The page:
WhyStudentsChooseorDon’t Choose to Use an Online
Published online: 22 March 2018
International Association of Medical Science Educators 2018
Introduction Online materials are replacing traditional pathology museums and microscopes. The interactivity of these ranges from
static pictures to virtual slides. In this study, we examined how students chose to interact with magnifiable, rotating, macroscopic
specimens versus static pictures. The study focuses on motivation to interact with the extended online resource when it was supple-
mentary to, but not required to, answer questions in an online assignment.
Methods Students in a fourth-year anatomic pathology course (N = 102) completed online clinical-case-based learning activities.
Students’ interaction with online rotatable specimens and the underlying reasons were investigated using a self-developed online
Results The 360° rotatable specimens were viewed by 81% of students. Coding of responses to open-end questions identified two
short-term motivators (more information and relevant to the question) and two long-term motivators (a better understanding of
pathology and helpful for examinations) for viewing dynamic specimen representations. Students reported two reasons for not viewing
every online specimen: They could complete activities using the static images, and long loading times for pathology museum pages.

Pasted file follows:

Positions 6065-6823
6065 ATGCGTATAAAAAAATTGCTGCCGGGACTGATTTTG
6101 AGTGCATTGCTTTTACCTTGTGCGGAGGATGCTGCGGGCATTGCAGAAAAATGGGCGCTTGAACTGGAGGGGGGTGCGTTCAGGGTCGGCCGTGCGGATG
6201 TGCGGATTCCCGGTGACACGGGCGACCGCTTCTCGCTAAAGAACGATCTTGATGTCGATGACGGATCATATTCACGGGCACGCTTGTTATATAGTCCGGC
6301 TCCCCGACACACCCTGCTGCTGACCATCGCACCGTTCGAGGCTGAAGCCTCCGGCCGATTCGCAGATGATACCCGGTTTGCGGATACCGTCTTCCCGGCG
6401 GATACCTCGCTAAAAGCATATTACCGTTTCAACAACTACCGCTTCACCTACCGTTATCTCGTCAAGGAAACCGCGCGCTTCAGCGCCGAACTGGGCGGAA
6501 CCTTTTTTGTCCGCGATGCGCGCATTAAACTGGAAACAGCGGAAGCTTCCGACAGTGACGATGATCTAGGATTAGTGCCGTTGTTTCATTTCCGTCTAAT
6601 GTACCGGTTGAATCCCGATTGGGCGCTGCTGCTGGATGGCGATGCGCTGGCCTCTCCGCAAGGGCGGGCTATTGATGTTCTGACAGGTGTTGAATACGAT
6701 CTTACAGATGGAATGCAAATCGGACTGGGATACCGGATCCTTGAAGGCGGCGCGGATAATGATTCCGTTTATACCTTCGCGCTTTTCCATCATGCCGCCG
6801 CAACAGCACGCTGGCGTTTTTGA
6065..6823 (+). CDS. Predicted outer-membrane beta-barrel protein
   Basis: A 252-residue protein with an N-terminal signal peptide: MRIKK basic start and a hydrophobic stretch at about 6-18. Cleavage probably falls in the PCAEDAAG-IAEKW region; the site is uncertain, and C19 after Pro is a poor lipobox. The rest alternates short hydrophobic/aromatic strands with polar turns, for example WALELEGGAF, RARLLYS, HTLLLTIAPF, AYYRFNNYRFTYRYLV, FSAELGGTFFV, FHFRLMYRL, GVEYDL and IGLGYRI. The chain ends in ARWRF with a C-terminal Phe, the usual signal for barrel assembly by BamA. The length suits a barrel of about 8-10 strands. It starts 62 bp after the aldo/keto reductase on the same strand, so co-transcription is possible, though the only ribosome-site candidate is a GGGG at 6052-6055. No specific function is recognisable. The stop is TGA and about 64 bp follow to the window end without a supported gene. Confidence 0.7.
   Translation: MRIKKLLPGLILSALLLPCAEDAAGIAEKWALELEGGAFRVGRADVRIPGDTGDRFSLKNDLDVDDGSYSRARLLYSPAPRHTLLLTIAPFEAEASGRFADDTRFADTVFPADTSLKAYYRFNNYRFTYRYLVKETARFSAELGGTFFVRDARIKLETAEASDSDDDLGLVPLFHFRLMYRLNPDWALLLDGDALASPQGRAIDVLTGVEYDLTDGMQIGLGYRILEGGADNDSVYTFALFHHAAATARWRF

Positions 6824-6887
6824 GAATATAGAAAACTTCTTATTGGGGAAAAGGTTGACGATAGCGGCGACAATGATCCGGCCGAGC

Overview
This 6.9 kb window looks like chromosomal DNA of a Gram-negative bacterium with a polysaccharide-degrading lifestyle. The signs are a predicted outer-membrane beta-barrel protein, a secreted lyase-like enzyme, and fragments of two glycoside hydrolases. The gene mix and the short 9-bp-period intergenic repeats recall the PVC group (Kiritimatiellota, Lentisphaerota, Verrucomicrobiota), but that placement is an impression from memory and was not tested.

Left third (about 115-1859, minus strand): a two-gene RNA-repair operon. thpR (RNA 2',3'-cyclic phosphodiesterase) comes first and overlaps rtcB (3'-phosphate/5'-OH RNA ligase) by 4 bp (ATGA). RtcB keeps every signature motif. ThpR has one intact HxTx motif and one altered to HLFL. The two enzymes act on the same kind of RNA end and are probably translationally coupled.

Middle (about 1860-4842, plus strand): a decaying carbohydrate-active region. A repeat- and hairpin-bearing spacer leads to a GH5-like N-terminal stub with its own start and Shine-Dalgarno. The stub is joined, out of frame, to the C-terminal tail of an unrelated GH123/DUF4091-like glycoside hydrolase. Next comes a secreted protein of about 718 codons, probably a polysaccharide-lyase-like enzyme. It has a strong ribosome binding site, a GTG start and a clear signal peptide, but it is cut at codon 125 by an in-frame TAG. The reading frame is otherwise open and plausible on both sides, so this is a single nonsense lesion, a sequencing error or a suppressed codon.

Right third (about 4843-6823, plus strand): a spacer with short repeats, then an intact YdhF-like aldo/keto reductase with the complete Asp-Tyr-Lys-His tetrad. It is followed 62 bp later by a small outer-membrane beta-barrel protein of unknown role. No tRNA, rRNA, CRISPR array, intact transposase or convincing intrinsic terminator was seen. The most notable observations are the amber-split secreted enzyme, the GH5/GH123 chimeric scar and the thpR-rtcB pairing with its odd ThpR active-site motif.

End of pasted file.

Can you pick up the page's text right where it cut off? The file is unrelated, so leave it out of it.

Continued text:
Conclusions Students who interacted with relevant online specimens were motivated by both the short-term and long-term
expectancy value. The research has implications for designing other online resources—the key to students using them is to
design for expectancy value.
Keywords Online learning resources
Pathology is a visual specialty. Learning about pathology by
studying diseased human organs preserved in Perspex Bpots^
remains essential in pathology education . Previously, this
learning experience would have occurred in a pathology museum
at hospitals or medical schools. However, access to physical
specimens is limited: there is no access to physical specimens
when students are off-campus on clinical rotations and since
specimens are unique, and of a limited number, they cannot be
equitablyplacedintutorialswhenruninparallel. In addition,
students generally do not voluntarily attend the pathology muse-
um out of contact teaching time. Museum curators are also con-
cerned that constant handling of pots results in accelerated dete-
rioration of the tissues at a time when the regulatory environment
means new specimens are difficult to acquire.
To overcome these limitations, a virtual pathology museum
that can be accessed using any web-browsing device was devel-
oped at the University of Otago, Wellington (http://pathmuseum.
otago.ac.nz). This online pathology museum comprises 360°
virtual representations of specimens that can be rotated and
magnified while remaining at high resolution (Fig. 1). Nine
hundred and fifty-two digital specimens are available and include
specimens of all major organs with multiple pathologies of each
organ. Usability testing has shown that the website is easily ac-
cessible and has high usability .
There is little value in the online pathology museum if stu-
dents choose not to use it. Online resources may be used more by
students when well integrated into the course as part of the
* Diane Kenwright
Department of Pathology and Molecular Medicine, University of
Otago, Wellington, New Zealand
Medical Science Educator (2018) 28:295–302